Sony’s Li-ion Battery Woes Continue to “Flame Up”

September 27, 2006 by Jeff Shepard

The issue of Sony Corp.'s financial health has come into further question this week as the result of additional negative developments related to the "flaming battery" controversy surrounding the company's Lithium-ion (Li-ion) batteries. After a laptop caught fire at the Los Angeles Airport, Lenovo and IBM, in cooperation with the U.S. Consumer Product Safety Commission, announced that they were recalling 526,000 Sony-manufactured Li-ion batteries. With this recall coming within a month of the highly-publicized Dell and Apple recalls of Sony batteries, the company quickly responded with an announcement that it was instigating its own battery replacement program. Sony had previously only offered to financially support manufacturer-initiated recalls of its batteries.

Japanese electronics giants Toshiba and Fujitsu have responded to these developments with their own announcements of similar recalls, with Toshiba revealing that the action affects 830,000 batteries in its laptops, and Fujitsu refraining from giving a total number but disclosing that the recall will involve 19 of its laptop models. Hitachi issued a statement of non-committal to any participation in Sony's replacement program. Without knowing the total number of Fujitsu batteries to be recalled, the Toshiba announcement brings the total number of Sony batteries recalled to date to more than 7 million.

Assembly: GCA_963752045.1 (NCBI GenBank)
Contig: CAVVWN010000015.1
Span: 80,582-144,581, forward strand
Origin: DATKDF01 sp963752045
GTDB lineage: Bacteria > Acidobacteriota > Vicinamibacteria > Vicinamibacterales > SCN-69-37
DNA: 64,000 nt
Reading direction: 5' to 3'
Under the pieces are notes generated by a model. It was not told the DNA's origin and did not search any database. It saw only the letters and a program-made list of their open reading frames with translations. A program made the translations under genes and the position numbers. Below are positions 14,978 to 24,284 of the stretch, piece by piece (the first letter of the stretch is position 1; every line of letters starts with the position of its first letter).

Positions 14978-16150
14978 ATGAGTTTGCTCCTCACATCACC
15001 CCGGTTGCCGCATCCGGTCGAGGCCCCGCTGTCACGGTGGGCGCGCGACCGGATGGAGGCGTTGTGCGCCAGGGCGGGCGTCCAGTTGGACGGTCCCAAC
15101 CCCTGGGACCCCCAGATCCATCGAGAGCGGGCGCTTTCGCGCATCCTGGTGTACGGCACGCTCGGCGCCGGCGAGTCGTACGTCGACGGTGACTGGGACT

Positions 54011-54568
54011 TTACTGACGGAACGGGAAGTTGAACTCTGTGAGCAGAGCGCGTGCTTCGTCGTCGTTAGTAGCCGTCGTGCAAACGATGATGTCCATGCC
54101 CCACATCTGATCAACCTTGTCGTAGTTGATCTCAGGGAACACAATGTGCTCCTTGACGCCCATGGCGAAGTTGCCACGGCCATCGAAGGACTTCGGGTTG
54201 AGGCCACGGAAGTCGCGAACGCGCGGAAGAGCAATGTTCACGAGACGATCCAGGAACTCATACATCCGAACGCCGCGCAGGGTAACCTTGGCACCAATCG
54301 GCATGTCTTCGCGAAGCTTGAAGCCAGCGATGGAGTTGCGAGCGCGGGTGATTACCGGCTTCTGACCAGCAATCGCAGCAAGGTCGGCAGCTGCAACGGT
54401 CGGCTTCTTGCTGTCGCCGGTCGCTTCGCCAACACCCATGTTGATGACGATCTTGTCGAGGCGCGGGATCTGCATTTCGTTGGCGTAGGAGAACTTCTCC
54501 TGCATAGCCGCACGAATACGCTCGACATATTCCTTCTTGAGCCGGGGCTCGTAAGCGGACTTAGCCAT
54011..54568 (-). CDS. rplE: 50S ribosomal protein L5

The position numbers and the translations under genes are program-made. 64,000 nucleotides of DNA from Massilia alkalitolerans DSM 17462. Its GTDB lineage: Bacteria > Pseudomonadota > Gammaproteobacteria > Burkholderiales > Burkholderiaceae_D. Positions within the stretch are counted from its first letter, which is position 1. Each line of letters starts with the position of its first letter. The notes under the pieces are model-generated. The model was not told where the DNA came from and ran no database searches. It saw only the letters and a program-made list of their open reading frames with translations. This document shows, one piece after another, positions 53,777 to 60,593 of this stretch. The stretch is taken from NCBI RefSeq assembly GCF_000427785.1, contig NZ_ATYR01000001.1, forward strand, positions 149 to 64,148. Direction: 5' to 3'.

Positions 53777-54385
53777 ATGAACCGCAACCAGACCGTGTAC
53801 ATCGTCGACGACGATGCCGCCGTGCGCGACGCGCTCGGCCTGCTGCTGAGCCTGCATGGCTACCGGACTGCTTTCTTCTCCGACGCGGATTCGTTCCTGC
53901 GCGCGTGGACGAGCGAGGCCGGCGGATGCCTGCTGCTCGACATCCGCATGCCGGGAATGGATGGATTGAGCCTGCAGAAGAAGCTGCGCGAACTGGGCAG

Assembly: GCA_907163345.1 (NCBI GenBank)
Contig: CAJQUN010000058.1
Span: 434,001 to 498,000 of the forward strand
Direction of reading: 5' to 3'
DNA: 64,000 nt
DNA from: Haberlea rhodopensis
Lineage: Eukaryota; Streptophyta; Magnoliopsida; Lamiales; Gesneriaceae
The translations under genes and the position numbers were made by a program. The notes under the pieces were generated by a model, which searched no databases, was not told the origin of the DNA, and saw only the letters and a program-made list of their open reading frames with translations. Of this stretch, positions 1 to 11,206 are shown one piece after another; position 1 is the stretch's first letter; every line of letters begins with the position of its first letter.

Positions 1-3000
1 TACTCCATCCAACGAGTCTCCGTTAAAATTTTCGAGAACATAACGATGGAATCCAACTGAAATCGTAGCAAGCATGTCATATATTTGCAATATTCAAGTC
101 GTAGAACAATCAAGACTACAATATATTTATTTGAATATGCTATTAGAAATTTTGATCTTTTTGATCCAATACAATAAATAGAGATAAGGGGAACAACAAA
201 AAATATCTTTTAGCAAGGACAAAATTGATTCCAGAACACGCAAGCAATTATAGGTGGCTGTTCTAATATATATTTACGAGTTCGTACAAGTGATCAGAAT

The negative publicity surrounding the battery recalls follows recent press reports involving a series of bans on Dell and Apple laptop usage by several large airlines. Virgin Atlantic, Quantas, and Korean Airlines had all issued blanket bans on Dell and Apple computers, with Virgin announcing this week that it will now have its airport staff check the serial numbers of Dell and Apple laptops to determine if they can be used on board. It remains to be seen if the additional recalls announced this week will result in a more far-reaching and restrictive reaction by the airline industry.

Following the Dell and Apple announcements in August, Sony had stated that the recalls would cost the company between $170 and $250 million. The higher figure equaled approximately 25% of Sony's net profit for the current business year to March. Sony shares had already lost 8.6% since the initial Dell recall, and the degree of negative impact on the company's stock in relation to the more recent recall actions remains to be seen.